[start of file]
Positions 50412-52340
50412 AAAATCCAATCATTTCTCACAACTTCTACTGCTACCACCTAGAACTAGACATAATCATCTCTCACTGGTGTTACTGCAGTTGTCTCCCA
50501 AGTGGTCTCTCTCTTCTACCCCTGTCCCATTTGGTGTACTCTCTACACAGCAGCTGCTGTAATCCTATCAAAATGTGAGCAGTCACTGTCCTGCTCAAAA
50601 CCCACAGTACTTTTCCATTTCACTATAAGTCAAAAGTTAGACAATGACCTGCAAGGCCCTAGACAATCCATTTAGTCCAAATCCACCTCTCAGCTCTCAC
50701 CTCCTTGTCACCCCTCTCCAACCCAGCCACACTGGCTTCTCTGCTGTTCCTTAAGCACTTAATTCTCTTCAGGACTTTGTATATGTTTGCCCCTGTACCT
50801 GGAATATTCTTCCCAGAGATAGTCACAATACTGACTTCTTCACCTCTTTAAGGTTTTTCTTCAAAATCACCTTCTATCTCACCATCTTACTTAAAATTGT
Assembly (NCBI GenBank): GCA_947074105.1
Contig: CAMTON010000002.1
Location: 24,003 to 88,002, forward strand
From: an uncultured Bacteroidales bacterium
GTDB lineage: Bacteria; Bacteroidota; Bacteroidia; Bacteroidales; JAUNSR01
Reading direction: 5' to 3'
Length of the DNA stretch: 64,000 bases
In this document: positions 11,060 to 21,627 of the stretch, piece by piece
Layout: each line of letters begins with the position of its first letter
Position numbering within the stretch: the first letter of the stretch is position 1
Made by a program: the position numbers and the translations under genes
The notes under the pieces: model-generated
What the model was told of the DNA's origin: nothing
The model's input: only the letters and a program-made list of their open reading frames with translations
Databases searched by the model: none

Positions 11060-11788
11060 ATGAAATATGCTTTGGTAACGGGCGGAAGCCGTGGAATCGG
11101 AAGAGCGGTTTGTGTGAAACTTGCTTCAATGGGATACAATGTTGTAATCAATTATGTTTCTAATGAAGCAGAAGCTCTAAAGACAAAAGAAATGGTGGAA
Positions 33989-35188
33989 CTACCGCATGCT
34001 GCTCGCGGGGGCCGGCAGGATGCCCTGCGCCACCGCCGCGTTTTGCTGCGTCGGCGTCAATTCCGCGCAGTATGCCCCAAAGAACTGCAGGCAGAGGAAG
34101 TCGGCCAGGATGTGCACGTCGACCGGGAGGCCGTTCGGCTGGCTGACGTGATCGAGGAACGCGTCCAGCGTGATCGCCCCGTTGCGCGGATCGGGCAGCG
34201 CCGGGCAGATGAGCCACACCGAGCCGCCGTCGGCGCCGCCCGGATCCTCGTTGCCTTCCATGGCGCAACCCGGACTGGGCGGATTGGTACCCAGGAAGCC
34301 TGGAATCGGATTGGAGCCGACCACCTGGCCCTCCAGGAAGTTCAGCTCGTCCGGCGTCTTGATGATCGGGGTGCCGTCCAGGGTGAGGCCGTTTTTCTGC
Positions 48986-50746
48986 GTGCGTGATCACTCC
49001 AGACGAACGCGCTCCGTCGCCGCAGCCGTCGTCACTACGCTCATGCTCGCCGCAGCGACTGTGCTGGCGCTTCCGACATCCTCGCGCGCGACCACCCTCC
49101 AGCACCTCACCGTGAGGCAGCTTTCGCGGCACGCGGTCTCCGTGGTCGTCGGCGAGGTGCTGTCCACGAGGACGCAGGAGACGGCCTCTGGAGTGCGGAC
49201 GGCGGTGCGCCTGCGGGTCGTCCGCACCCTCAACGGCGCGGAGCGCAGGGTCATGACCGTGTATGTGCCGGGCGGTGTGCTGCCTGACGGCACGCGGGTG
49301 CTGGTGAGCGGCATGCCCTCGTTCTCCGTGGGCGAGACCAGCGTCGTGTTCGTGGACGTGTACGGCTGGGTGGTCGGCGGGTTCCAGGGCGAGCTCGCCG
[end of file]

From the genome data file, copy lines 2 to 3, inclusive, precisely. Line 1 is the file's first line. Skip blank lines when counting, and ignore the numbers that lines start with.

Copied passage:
50412 AAAATCCAATCATTTCTCACAACTTCTACTGCTACCACCTAGAACTAGACATAATCATCTCTCACTGGTGTTACTGCAGTTGTCTCCCA
50501 AGTGGTCTCTCTCTTCTACCCCTGTCCCATTTGGTGTACTCTCTACACAGCAGCTGCTGTAATCCTATCAAAATGTGAGCAGTCACTGTCCTGCTCAAAA